Program for Cooperative Cataloging (PCC) Program Training

The Program for Cooperative Cataloging (PCC) Program Training took place at the 2018 ALA Midwinter Meeting on Friday, February 9. Representatives from several PCC committees as well as the Library of Congress (LC) provided updates. The session was chaired by Judith Cannan, head of the Cooperative and Instructional Programs Division at LC. Cannan began the session by explaining that LC’s delegation to Midwinter was much smaller than originally planned due to the threat of U.S. government shutdown.

The first presentation was from Beth Picknally Camden, chair of the PCC Standing Committee on Training (SCT). One of Camden’s early responsibilities was to appoint new members to the committee, with two goals: to achieve a staggered committee membership, and to diversify the makeup of the committee based on size and type of institution, as well as people with long and short terms of service. Camden called for people from a variety of institutions—academic and public, large and small—to volunteer to serve on subcommittees. There are currently three focuses of the SCT:

  1. A training group formed as a result of a one-year pilot with the International Standard Name Identifier (ISNI) International Agency and dedicated to developing PCC training on ISNI
  2. A training group dedicated to developing PCC training on the International Federation of Library Associations and Institutions (IFLA) Library Relationship Model (LRM)
  3. Strategic focuses of the PCC, including updating documentation and training surrounding LRM and the RDA update

Cannan also described the status of the PCC Directory. It is now operational but has not yet been loaded into production. The Directory will be rolled out in stages, and over the course of the next twelve months, it will be made “more intuitive and more appealing.” The goal is that by the 2018 ALA Annual Conference a number of PCC members will have full access to a functional PCC Directory.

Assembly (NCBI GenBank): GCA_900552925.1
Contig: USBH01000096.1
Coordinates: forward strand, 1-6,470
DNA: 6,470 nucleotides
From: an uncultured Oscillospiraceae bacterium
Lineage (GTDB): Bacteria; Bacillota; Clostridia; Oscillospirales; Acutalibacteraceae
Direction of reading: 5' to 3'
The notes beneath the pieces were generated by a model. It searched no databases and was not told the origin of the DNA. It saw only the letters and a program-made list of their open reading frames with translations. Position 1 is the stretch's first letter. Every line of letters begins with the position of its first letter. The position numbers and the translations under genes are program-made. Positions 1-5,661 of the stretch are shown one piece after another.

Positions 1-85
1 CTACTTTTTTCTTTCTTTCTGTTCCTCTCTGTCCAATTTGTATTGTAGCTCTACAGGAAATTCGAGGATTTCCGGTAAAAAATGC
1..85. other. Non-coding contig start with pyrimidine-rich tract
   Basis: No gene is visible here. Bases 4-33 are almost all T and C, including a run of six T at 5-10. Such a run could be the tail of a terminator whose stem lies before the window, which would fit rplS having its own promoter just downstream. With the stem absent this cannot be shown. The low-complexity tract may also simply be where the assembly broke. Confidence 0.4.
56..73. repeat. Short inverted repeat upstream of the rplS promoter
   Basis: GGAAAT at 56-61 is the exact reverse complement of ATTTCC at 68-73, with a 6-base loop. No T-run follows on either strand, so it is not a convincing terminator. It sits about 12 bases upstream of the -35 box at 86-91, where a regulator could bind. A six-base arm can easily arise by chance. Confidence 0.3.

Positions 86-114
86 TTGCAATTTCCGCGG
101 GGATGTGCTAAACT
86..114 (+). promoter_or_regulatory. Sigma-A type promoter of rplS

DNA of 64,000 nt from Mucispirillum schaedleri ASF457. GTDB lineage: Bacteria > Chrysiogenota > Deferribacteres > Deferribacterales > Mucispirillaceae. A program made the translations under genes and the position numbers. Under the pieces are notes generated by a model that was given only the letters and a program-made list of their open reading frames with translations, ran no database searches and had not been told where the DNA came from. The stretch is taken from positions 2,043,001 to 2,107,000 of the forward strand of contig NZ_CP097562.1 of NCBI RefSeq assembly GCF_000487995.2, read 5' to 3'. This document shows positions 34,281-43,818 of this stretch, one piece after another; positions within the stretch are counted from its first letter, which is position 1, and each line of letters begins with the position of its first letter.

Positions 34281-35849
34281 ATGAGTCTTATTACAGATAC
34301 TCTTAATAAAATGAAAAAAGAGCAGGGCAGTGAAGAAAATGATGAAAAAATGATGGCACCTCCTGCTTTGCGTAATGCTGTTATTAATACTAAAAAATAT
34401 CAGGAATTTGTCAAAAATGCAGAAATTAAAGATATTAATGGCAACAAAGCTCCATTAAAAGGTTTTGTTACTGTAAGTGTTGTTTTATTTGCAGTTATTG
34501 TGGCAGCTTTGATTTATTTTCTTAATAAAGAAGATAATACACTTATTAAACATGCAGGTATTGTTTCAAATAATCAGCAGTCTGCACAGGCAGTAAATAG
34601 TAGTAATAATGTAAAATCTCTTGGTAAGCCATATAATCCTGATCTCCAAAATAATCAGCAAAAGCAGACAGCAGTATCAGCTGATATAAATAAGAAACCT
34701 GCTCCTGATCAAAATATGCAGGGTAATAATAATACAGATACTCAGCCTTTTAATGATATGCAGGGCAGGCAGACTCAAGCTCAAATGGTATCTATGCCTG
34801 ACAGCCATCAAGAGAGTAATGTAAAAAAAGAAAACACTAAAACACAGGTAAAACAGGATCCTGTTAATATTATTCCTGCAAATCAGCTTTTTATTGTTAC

Cannan then read out a message from Paul Frank, coordinator of the Name Authority Cooperative (NACO) and Subject Authority Cooperative (SACO) at LC. One key message is that the number of Bibliographic File Maintenance (BFM) requests has skyrocketed, and LC can no longer keep up. The naco@loc.gov account was described as “very, very full.” As a result, Frank pleaded for patience as his section works through the backlog. Other key messages included:

  • Do not expect a confirmation or a response when sending BFMs to this account.
  • Do not resend messages—it just adds to the backlog.
  • When reporting a BFM, NACO members should remember their responsibilities, including referring to Library of Congress Control Numbers (LCCNs)—not to OCLC Authority Record Numbers—and including the relevant 1xx field.

Additionally, Frank asked that in the case of duplicate authorities, NACO members should do some legwork before submitting to LC:

  • Decide which record will be deleted.
  • Transfer all information to record-to-be-kept before submitting request to LC.
  • Make decisions, and be clear about whether there is a new record for formerly undifferentiated authorities that need to be deleted.

Following discussion, OCLC committed to have a look at authority records that have notes flagging them for deletion but which haven’t yet been deleted.

Frank also passed on the message that he is eager to have new NACO reviewers. The PCC Secretariat hosts two NACO trainings each year, in January and September, which generally yield approximately 50 new participants. Reviewers are needed to deal with this annual influx of participants. NACO reviewing can be very rewarding and is a great opportunity to learn more about name authority records. If interested, please contact naco@loc.gov and put “NACO reviewer interest” in the subject line.

The final section of Frank’s message-in-absentia dealt with gender in authority records. The PCC ad hoc task group on gender in name authority records submitted recommendations in late 2016. The report was approved in principle in November 2017, and a comment period followed in February 2018.

The final update was from Lori Robert of the University of Oregon, who is participating in the group working on the PCC strategic plan. Contact Lori or others on the policy committee to express interest or to find further information.

The meeting concluded with a short audience discussion and updates from member institutions.

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